Lava flows. Two major lava flows associated with September 2014 explosions descended the WNW and SW flanks. The longest (on the SW flank) reached about 2.4 km (figure 112). Another pulse of magma occurred during November which produced a new flow on top of the earlier SW flow, significantly slowing its advance.
The thermal signature from the lava flows and explosive activity in the 4th quarter of 2014 is very clear in MODVOLC data. Fourteen pixels in September, including five between 9 and 11 September on the SW flank (figure 113) likely show the lava flows described above and shown in figure 112. In addition, 66 pixels of thermal anomalies around the summit between 1 October and 1 January 2015 indicate strong, ongoing eruptive activity.
|Figure 113. MODVOLC thermal signature from Colima for 9 to 11 September, 2014 showing thermal anomaly along SW flank corresponding to lava flow described in text. Image courtesy HIGP - MODVOLC Thermal Alerts System.|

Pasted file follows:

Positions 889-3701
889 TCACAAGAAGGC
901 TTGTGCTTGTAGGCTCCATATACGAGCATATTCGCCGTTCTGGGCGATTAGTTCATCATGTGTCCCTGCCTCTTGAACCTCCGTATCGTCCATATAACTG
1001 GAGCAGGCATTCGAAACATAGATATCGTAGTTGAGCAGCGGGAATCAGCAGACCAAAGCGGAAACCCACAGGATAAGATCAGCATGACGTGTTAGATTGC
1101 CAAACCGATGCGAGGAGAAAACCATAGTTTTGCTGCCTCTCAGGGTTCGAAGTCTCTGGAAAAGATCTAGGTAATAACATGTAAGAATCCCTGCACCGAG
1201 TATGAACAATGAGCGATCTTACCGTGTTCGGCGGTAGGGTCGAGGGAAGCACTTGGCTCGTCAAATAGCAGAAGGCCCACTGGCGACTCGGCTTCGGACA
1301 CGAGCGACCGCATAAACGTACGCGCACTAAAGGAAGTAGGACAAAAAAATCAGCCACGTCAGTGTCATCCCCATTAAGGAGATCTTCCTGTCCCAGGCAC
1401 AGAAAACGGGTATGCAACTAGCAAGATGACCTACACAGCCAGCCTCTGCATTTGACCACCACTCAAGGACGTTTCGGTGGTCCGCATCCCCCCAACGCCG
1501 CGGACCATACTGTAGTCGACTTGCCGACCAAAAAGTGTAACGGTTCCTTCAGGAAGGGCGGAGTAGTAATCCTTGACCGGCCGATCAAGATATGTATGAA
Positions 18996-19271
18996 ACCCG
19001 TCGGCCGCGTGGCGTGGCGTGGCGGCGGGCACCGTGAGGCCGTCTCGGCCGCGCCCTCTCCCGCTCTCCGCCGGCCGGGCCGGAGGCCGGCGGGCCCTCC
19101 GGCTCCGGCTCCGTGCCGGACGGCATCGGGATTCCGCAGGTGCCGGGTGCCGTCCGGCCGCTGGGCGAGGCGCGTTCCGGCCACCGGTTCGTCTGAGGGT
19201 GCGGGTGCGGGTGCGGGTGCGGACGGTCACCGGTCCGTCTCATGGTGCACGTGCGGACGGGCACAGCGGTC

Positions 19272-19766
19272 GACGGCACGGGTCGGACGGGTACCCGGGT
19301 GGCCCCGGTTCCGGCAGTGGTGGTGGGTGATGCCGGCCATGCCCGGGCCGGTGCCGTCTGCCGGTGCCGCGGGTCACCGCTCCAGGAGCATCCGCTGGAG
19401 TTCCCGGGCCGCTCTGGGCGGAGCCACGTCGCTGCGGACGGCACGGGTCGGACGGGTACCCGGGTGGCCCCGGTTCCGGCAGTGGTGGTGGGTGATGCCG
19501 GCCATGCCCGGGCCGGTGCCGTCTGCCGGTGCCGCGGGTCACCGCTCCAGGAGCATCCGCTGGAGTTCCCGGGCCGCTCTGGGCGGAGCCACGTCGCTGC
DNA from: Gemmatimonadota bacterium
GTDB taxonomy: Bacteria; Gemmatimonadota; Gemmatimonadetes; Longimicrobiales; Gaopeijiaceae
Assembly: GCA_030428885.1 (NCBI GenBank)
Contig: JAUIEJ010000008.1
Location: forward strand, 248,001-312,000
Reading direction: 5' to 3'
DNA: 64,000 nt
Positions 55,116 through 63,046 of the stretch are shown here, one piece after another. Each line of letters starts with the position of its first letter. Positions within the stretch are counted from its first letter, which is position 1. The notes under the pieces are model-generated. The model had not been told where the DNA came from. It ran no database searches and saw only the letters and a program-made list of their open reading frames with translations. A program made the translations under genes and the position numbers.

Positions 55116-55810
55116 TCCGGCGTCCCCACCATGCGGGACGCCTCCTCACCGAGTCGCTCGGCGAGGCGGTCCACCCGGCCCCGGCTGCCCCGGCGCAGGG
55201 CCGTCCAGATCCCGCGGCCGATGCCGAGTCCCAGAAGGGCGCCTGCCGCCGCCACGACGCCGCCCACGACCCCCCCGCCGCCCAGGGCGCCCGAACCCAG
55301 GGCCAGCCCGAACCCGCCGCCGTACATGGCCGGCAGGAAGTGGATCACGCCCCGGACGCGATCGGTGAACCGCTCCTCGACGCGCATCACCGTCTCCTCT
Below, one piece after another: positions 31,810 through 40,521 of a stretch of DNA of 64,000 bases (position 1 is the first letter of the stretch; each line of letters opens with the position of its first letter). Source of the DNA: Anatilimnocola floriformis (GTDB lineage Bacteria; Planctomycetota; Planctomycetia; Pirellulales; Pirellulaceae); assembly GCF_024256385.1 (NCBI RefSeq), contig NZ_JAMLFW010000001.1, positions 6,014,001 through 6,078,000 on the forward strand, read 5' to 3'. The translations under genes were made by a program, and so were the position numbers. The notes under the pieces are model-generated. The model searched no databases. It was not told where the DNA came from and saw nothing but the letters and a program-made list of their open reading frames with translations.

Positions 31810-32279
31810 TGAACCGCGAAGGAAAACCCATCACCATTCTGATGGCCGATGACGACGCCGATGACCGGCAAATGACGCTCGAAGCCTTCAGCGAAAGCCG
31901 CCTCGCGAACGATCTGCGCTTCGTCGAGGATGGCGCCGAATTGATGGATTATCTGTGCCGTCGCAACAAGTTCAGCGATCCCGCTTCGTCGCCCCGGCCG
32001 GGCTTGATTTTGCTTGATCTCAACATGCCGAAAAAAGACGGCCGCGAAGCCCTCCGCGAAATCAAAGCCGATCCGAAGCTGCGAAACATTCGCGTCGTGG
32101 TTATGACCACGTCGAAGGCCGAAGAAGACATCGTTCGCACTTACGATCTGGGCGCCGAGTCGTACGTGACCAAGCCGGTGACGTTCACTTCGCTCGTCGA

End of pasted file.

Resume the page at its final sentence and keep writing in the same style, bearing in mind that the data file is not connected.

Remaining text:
Pyroclastic flows, ash plumes, and dome destruction. A strong explosion on 21 November 2014 produced a pyroclastic density current down the S flank which split into two ravines. The dilute part of the flow had an 8-m-high flow front and traveled 2.9 km along the Montegrande ravine. A denser part of the flow descended the San Antonio ravine and reached a distance of 3.1 km. Washington VAAC confirmed that this explosion produced a volcanic ash cloud that rose to 7 km and drifted 116 km ENE.
Another larger explosion was recorded the night of 30 November 2014 (figure 114). Based on satellite image analysis, the Washington VAAC reported an ash plume at 0300 local time (0800 UTC) that rose to 5 km and drifted 80 km NE, and a second smaller puff at 1540 local time that was below 4.9 km altitude and drifted 45 km E. Two additional plumes of ash were reported by the Washington VAAC in December. A plume on 4 December rose to 4.9 km as drifted a short distance SE, and another on 24 December rose to 6 km and drifted NE. Only a small amount of volcanic ash in the plume was reported by the Colima Volcanic Observatory from the 24 December event.
|Figure 114. Colima's explosion on 30 November 2014. The resulting plume rose to ~5 km. Extended exposure taken at night by R. Arámbula-Mendoza (Centro Universitario de Estudios Vulcanologicos de la Universidad de Colima).|